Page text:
annoying git

I’ve been installing git on some corporate servers with the idea of converting existing CVS and ad-hoc code management systems into something reasonably fast and modern.

It’s been somewhat tedious and painful, but supposedly once I’m done the installation will be stable and maintainable. For an enterprise SCM that’s a lot more important than ease of installation, at least in theory. (I ran OpenLDAP for a decade or more, so I can appreciate the value of putting all the pain up front.)

Today’s annoyance is that the gitolite documentation and web site refer to a “hosting user” but the toolset and other web sites describing gitolite installation talk about an “admin user”. After wasting several hours with Google trying to find out exactly what the difference was, I created a new user account for the admin user and executed the commands – at which point it became immediately obvious that THOSE ARE THE SAME DAMN THING.

Curse you, gitolite. I WANTED US TO BE FRIENDS.

Foswiki dependency hell

I really wanted to run Foswiki, because it seems like most of the TWiki devs ended up there, and because my employers want to run an enterprise wiki with fine-grained access and revision control driven from a corporate directory. Since Foswiki is written in perl, and Graham Barr’s excellent perl-LDAP modules can easily handle arbitrarily complex directory integration, I figured I’d just rip out all the code that checked users and groups against the Foswiki DB and replace it with appropriate LDAP calls, then send my mods upstream to the Foswiki devs. They seem like a good crowd, they’d probably appreciate a non-caching LDAP module.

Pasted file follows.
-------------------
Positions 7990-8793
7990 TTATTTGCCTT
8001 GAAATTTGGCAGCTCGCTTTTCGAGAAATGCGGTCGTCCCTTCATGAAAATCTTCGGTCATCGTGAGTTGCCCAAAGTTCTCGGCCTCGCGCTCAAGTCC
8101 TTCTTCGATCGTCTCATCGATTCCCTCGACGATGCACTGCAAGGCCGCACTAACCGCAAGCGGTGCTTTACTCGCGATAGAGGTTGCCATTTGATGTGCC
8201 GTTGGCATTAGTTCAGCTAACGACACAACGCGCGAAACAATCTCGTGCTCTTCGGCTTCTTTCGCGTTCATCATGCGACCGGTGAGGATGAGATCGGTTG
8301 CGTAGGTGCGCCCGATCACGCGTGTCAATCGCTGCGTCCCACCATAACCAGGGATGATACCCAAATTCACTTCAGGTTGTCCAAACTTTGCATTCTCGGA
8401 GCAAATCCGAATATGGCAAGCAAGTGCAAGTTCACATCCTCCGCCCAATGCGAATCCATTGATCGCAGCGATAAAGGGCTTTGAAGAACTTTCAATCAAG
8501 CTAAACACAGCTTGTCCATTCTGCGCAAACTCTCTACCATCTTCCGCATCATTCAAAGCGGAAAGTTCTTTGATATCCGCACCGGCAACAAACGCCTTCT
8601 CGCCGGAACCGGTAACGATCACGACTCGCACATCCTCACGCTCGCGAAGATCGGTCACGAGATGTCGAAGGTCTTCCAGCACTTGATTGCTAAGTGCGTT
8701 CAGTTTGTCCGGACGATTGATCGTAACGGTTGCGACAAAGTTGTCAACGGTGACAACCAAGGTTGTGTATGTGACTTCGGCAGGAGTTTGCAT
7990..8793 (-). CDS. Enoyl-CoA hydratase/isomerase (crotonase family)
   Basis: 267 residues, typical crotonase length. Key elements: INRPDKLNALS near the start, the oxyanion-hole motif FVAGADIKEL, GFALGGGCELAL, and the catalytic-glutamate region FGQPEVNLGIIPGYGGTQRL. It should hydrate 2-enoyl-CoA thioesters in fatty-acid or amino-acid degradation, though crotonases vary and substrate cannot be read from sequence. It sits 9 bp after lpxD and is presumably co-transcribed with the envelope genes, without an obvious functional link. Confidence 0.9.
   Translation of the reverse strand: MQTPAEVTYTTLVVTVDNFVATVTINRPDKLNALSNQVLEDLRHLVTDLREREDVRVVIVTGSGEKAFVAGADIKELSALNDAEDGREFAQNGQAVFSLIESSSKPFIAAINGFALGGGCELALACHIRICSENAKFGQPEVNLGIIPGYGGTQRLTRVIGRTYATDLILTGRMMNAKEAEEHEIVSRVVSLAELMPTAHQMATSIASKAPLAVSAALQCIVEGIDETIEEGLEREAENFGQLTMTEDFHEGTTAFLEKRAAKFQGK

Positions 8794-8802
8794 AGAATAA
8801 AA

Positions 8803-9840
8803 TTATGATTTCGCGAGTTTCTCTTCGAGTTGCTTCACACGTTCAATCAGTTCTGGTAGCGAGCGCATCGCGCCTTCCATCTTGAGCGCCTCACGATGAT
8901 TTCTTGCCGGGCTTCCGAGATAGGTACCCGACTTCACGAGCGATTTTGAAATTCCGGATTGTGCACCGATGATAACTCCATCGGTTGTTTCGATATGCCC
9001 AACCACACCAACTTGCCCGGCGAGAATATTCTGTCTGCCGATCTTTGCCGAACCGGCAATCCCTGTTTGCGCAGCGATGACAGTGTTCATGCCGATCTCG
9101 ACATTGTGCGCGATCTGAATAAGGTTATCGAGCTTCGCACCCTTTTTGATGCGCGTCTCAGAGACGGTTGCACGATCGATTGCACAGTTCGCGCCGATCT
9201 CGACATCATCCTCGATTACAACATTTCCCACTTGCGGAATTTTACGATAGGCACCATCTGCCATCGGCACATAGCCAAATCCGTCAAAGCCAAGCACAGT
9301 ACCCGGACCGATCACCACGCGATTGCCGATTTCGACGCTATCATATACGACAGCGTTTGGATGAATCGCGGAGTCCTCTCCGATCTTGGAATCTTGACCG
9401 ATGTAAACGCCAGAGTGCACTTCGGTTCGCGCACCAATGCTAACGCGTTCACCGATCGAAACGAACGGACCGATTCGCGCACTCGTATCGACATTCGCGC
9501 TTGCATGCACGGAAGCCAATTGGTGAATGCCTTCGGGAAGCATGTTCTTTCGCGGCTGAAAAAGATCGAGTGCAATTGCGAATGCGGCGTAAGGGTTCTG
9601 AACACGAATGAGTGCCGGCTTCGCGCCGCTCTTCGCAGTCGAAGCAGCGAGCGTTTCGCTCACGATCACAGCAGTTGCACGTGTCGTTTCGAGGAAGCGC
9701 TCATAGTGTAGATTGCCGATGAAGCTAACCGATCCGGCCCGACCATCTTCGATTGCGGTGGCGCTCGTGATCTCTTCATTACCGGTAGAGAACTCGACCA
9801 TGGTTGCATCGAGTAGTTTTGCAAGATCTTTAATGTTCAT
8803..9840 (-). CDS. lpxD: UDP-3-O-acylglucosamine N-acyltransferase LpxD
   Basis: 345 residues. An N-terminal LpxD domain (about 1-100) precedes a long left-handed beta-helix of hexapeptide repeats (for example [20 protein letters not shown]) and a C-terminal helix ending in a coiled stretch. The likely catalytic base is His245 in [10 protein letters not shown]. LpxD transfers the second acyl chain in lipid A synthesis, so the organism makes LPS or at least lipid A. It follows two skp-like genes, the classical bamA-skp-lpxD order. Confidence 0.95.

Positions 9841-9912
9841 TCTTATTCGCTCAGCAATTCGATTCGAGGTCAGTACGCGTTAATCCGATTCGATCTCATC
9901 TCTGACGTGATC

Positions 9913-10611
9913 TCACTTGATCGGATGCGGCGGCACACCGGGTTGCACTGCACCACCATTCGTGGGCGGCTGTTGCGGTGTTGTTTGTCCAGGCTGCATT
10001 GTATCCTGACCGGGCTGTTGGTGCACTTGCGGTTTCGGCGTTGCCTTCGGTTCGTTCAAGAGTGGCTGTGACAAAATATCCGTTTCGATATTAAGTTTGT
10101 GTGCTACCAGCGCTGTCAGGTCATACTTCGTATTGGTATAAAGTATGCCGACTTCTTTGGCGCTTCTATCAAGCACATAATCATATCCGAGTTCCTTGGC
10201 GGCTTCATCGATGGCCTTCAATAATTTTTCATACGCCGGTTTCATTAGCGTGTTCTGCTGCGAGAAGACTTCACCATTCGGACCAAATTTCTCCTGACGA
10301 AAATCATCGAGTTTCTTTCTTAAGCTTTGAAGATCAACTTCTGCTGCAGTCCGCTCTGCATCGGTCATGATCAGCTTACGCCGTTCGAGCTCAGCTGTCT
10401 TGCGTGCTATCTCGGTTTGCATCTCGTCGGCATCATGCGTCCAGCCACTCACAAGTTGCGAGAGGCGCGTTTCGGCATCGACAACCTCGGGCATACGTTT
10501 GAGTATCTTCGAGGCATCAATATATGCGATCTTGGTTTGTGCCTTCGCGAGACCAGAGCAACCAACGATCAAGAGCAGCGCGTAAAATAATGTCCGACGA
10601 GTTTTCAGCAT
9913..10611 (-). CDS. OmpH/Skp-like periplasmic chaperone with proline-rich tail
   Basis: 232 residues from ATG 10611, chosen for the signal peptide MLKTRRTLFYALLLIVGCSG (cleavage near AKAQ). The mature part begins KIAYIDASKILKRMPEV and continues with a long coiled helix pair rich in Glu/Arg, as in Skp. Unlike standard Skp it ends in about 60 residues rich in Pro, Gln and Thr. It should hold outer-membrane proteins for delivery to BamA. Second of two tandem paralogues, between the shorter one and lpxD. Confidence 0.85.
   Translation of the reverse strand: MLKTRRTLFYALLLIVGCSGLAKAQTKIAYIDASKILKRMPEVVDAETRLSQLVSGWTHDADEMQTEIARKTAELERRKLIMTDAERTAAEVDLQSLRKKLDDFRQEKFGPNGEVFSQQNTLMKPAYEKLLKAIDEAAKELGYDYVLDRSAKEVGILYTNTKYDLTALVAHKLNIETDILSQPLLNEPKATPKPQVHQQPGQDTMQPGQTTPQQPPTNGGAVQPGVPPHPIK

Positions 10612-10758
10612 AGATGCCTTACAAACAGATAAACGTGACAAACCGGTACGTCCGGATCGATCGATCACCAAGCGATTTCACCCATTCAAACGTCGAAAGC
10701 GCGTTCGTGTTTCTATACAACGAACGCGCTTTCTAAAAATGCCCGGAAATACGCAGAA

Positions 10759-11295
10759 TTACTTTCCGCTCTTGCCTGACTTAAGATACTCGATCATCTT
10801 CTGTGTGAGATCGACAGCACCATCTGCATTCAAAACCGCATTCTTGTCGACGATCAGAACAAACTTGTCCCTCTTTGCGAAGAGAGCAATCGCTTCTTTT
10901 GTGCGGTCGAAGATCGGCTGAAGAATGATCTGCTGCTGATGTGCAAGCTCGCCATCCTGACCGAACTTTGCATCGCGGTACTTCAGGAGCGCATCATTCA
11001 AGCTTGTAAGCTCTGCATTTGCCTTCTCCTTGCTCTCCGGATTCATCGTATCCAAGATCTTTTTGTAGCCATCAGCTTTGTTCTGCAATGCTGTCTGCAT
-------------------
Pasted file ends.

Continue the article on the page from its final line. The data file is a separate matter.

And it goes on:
But we’re heavily federally regulated, and we can’t run unmaintainable code. The number of unpackaged dependencies I’d need to run Foswiki on Red Hat Enterprise Linux is just unsupportable. I can’t find an audited, securely maintained package of File::Copy::Recursive, for example, anywhere. And there’s quite a few more (although some are available from EPEL).

I’d love to find a wiki engine that used real LDAP, instead of just caching copies of data retrieved by LDAP in a local database.


Mercifully, the whole thing is starting to fade, to become an episode. When I do still catch the odd glimpse, it’s peripheral; mere fragments of mad-doctor chrome, confining themselves to the corner of the eye. There was that flying-wing liner over San Francisco last week, but it was almost translucent. And the shark-fin roadsters have gotten scarcer, and freeways discreetly avoid unfolding themselves into the gleaming eighty-lane monsters I was forced to drive last month in my rented Toyota. — William Gibson, The Gernsback Continuum

The photoessay This Used to Be the Future reminded me of a childhood spent reading yellowed 1940s science fiction.

1958 General Motors Firebird III

Cryptic sword

British Library museum shelfmark 1858,1116.5

13th century double-edged European knightly sword, 2lb 10oz (1.2kg), 38″ (964mm) long and 6½” (165mm) across the quillons. Found in the river Witham, Lincolnshire, in July 1825, and presented to the Royal Archaeological Institute by the registrar to the Bishop of Lincoln. The blade was broken near the tip and mended “in modern times” according to the British Library website.